Three mental disorder classes 65.4
Any mental disorder 34.9
The Mental Health of Australians 2
14
Figure 3-3 shows the proportion of people with different combinations of comorbid mental disorders that
used services for mental health problems in the 12 months prior to interview. The level of service use
was related both to the number of comorbid mental disorders and the class of mental disorders. People
with affective disorders only reported higher use of services than people with anxiety disorders only and
substance use disorders only (48.8% compared to 27.3% and 11.8% respectively).
Service use by people with a combination of affective and anxiety disorders was higher than among
people with other combinations of two classes of mental disorder (68.4% compared to 27.8% for
affective and substance use disorders and 30.0% for anxiety and substance use disorders). Service use
by people with all three classes of disorders was equally high (65.4%).
Figure 3-3: Service use by single and comorbid 12-month mental disorder classes
3.2.5 Serviceusebyseverityofmentaldisorders
Service use also varied depending on the severity of the mental disorder. Service use was more common
among people with more severe disorders. Almost two thirds (64.8%) of people with severe mental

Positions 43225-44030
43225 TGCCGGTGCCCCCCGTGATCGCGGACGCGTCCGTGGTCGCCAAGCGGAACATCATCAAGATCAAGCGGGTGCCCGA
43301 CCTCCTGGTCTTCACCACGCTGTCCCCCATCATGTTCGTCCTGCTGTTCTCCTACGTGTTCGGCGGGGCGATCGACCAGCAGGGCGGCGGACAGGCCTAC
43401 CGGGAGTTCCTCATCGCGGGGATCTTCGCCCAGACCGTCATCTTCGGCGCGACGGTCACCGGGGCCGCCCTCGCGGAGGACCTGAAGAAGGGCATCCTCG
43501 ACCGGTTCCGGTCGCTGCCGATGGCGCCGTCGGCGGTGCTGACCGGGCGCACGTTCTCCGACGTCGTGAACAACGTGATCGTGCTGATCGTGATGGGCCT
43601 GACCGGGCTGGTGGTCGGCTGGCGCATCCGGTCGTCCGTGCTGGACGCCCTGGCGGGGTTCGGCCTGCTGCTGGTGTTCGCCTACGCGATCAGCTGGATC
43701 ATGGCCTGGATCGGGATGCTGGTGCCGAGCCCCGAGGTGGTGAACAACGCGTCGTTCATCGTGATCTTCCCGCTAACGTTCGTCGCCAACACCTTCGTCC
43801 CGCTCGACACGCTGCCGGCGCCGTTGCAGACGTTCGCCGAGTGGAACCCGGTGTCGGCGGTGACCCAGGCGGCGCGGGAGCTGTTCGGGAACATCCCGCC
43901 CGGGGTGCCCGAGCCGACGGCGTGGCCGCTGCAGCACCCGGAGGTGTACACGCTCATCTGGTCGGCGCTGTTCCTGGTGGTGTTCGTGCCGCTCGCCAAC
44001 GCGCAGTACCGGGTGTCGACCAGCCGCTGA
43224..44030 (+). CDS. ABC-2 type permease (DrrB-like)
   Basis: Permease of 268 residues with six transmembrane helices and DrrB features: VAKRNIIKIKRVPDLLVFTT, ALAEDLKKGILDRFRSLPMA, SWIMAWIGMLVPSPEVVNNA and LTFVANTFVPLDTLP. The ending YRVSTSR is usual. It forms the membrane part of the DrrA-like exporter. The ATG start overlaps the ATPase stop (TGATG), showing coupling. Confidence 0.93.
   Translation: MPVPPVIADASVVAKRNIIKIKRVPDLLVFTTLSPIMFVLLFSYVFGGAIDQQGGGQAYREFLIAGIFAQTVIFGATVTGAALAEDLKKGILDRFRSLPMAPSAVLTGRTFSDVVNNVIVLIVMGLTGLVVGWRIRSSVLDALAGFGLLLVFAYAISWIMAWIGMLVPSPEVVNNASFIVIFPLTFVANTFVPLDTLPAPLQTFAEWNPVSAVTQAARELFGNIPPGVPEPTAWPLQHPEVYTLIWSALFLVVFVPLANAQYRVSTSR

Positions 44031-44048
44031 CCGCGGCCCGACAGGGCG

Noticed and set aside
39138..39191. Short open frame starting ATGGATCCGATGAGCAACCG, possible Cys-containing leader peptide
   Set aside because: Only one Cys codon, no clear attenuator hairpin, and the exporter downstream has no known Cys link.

disorders used services in the previous 12 months compared to two-fifths (40.2%) of those with moderate
mental disorders and less than one-fifth (17.9%) of people with mild mental disorders (Table 3-4).
Table 3-4: Service use by severity of 12-month mental disorders
Service use
(%)
Mild mental disorders 17.9
Moderate mental disorders 40.2
Severe mental disorders 64.8
Any mental disorder 34.9
The same pattern of service use for the various levels of severity was also evident among people with
anxiety disorders. However, although service use was highest among people with severe affective
disorders (66.1%), it was also relatively high for people with moderate (51.4%) and mild (48.6%) affective
disorders (Figure 3-4). Service use was generally lower for those with severe substance use disorders,
dropping significantly with lesser severity.
Affective
disorder only
0
10
20
30
40
50
60
70
Anxiety
disorder only
Substance use
disorder only
Mental disorder class
80
Affective and
anxiety
disorders only
Affective and
substance use
disorders only
Anxiety and
substance use
disorders only
Affective,
anxiety and
substance use
disorders
Proportion of peope who used services (%)
The Mental Health of Australians 2 15
Figure 3-4: Service use by 12-month mental disorder class and severity
3.3 People with mental disorders who did not use services
The survey not only provided information about who was using services, it also provided information